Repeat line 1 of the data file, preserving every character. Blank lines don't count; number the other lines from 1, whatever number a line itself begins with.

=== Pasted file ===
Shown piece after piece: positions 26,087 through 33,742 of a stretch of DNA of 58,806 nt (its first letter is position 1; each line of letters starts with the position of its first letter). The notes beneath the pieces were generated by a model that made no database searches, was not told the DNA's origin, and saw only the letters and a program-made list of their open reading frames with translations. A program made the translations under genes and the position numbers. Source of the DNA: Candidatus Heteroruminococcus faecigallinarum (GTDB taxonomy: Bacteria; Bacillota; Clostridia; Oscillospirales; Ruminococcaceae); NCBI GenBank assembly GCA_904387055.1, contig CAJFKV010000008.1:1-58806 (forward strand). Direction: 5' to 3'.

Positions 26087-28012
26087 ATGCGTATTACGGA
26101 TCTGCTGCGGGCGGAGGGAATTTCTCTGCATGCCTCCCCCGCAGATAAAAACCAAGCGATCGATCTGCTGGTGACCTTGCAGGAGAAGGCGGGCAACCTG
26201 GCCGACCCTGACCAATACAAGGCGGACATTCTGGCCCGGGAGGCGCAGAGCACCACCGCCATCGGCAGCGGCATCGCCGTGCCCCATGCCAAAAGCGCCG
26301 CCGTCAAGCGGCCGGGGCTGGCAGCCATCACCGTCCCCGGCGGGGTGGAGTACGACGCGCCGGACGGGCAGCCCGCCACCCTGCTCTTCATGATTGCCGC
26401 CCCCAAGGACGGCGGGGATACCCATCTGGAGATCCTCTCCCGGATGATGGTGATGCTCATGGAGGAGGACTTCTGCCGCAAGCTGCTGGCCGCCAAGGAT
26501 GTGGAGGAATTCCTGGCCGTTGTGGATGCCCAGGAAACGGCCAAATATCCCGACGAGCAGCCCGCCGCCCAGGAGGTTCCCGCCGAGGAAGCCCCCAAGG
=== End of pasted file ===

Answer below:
Shown piece after piece: positions 26,087 through 33,742 of a stretch of DNA of 58,806 nt (its first letter is position 1; each line of letters starts with the position of its first letter). The notes beneath the pieces were generated by a model that made no database searches, was not told the DNA's origin, and saw only the letters and a program-made list of their open reading frames with translations. A program made the translations under genes and the position numbers. Source of the DNA: Candidatus Heteroruminococcus faecigallinarum (GTDB taxonomy: Bacteria; Bacillota; Clostridia; Oscillospirales; Ruminococcaceae); NCBI GenBank assembly GCA_904387055.1, contig CAJFKV010000008.1:1-58806 (forward strand). Direction: 5' to 3'.